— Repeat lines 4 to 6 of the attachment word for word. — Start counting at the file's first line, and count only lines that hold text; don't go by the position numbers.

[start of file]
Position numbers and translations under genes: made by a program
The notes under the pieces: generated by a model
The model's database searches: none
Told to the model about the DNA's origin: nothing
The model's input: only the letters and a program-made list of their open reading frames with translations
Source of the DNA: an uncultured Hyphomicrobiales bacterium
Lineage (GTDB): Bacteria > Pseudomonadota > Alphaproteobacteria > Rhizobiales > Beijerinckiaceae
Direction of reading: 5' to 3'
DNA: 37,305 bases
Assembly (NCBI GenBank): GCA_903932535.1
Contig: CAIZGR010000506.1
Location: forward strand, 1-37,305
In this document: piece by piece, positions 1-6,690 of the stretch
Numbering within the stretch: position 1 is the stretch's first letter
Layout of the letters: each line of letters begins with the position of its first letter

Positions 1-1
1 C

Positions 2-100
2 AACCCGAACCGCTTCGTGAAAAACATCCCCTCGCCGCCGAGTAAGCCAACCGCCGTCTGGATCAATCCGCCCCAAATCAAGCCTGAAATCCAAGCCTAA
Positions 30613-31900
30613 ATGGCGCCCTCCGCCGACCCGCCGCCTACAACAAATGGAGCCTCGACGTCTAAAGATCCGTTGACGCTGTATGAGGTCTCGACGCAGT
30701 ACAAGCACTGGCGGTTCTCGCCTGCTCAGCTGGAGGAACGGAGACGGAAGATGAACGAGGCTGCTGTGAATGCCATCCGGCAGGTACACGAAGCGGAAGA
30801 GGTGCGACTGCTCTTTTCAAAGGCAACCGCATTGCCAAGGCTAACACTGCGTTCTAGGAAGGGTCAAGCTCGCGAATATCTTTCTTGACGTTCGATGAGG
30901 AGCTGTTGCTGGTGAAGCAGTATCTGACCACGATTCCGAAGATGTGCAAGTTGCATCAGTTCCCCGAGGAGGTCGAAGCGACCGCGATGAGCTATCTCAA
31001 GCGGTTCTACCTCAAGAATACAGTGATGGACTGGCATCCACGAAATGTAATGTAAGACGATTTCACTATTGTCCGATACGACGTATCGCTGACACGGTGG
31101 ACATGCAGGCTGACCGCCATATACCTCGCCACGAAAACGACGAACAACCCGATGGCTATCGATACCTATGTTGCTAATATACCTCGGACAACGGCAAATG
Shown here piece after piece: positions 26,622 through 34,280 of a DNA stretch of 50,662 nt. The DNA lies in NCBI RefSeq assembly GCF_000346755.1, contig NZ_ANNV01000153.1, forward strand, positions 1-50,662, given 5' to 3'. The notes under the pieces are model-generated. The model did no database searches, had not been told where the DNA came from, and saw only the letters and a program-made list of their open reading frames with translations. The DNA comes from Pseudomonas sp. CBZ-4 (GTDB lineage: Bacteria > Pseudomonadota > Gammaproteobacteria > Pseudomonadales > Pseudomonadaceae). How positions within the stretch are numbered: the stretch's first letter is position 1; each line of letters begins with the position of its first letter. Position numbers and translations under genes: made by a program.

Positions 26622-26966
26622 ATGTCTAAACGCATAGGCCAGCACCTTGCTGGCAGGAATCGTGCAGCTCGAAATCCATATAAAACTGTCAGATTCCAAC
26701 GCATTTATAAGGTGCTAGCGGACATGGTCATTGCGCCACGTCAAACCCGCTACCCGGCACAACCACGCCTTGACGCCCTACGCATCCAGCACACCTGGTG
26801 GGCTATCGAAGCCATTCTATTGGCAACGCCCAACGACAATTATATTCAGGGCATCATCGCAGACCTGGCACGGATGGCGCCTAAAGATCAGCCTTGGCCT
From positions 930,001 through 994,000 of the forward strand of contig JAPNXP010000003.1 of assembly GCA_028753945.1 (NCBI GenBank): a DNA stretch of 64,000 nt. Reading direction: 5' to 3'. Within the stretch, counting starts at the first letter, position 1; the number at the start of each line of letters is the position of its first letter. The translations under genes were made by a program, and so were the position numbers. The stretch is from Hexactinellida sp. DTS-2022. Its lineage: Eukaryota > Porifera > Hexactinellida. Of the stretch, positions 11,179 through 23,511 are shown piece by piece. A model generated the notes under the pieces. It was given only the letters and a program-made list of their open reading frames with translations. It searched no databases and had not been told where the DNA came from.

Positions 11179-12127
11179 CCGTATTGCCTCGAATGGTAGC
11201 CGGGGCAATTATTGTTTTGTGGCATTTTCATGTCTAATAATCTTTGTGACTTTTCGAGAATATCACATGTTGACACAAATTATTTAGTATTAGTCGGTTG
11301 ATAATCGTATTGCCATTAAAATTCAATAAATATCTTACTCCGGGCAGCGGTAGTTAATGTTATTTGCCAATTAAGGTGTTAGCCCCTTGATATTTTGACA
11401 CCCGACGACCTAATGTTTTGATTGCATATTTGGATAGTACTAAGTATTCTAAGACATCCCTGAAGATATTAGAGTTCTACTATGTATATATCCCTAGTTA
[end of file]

Told to the model about the DNA's origin: nothing
The model's input: only the letters and a program-made list of their open reading frames with translations
Source of the DNA: an uncultured Hyphomicrobiales bacterium